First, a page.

Language in picture books is just as important as illustrations. The words play in the air as they are read aloud and make the storyline dance. Unlike a lot of fiction genres, picture book texts must be designed to be heard. The tiny ears in the audience want language that is fresh, crisp, and fun when appropriate.
Don’t worry about having perfect language when you are first drafting your story. Just get your story down. After you finish, and after each round of revision, read your manuscript out loud. Focus on how the words deliver.
Ask yourself these questions:
The biggest challenge when cultivating great language is that people read stories aloud differently. Some people will put emphasis on one word and some on another. This can be frustrating when you’re trying to intentionally create a rhythm or have specific words stand out. The best way to address this is to have other adults read the story to you while you take notes. You could also ask them to record a video of them reading and send it. This helps if they live far away and also allows you to listen the replay.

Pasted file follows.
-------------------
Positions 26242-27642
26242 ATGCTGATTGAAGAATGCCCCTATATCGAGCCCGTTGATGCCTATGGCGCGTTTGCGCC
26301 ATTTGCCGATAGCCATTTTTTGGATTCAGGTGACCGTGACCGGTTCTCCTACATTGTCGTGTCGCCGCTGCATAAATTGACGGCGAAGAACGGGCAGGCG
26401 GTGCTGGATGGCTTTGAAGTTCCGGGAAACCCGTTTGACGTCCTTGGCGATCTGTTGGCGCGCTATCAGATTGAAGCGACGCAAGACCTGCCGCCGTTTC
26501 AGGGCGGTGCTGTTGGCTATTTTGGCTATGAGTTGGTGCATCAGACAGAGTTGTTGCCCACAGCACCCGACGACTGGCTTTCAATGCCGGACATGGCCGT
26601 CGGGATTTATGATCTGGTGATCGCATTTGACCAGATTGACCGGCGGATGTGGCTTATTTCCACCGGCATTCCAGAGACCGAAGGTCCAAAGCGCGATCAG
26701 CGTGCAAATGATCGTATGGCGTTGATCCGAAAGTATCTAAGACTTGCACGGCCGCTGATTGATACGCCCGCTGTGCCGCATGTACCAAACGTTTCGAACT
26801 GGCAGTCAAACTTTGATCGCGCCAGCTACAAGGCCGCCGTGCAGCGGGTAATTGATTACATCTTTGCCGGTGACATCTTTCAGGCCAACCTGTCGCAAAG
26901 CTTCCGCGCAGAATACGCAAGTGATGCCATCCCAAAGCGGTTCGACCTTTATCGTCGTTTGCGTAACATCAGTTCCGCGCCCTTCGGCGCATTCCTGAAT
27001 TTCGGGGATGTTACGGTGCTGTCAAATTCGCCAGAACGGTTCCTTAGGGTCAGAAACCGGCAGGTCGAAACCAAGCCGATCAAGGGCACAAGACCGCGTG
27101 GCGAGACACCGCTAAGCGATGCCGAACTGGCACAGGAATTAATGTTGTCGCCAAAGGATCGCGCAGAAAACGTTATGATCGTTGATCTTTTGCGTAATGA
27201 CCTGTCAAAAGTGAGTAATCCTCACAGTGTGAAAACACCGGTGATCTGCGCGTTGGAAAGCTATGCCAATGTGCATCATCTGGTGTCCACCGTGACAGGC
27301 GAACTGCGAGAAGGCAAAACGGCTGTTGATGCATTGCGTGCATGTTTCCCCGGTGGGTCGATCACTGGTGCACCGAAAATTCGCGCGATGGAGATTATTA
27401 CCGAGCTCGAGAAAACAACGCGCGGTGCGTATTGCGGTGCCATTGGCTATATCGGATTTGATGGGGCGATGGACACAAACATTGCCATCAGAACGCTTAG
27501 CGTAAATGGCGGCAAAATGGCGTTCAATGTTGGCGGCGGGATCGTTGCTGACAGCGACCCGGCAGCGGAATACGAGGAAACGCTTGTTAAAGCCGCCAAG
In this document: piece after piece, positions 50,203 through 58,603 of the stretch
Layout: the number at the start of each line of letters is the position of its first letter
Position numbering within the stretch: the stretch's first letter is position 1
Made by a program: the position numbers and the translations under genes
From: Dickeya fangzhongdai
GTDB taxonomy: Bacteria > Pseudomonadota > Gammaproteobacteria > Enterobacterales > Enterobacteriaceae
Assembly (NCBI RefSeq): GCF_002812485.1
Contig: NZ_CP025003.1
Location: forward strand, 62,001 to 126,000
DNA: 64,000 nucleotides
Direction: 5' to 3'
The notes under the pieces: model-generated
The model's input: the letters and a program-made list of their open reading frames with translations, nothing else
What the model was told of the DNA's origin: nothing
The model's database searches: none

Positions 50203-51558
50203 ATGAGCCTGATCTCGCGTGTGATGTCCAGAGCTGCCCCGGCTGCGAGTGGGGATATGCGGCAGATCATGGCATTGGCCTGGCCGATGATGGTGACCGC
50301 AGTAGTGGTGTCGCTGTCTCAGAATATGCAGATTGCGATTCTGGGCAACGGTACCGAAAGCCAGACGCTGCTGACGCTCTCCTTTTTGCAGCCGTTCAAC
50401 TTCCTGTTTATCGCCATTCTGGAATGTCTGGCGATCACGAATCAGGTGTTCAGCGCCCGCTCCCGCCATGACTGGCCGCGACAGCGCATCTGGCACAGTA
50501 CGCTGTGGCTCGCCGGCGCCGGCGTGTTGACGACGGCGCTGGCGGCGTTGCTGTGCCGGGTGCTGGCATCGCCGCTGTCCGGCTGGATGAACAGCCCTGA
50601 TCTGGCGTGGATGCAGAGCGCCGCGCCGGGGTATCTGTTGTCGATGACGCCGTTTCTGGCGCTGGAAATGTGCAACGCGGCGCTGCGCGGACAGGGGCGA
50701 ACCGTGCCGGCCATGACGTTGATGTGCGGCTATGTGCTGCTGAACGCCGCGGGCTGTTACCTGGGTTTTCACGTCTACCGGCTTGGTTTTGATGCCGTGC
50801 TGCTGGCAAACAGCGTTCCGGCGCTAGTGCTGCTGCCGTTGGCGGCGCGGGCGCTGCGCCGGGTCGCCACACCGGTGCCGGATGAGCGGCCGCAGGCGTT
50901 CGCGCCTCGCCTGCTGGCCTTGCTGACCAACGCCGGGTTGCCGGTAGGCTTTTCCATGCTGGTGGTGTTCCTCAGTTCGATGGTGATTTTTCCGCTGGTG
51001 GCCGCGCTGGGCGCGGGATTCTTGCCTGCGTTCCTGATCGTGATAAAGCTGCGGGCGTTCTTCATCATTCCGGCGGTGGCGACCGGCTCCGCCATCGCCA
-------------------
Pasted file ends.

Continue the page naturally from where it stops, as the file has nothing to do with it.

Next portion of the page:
Language is something I personally rework over and over in each round and continuously tweak. If I’ve read it so many times that I can’t hear the distinctions anymore, I will record myself reading and listen to the recording.
Every manuscript you write, you will improve with your language. The more you write, the more you will improve. So get those hands and ears ready and get to writing!
5/5/2020 11:44:13 pm
If you want to publish this, then it is a good thing that you made a manuscript first. There are people who would never have done that, so you were right with your instincts. I hope that we can talk more about it in the future. I am a publisher, so it would be best if we can establish a line of communication. I want to see how you progress from here on out, let me know how you feel.
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Arielle Haughee is the owner and founder of Orange Blossom Publishing.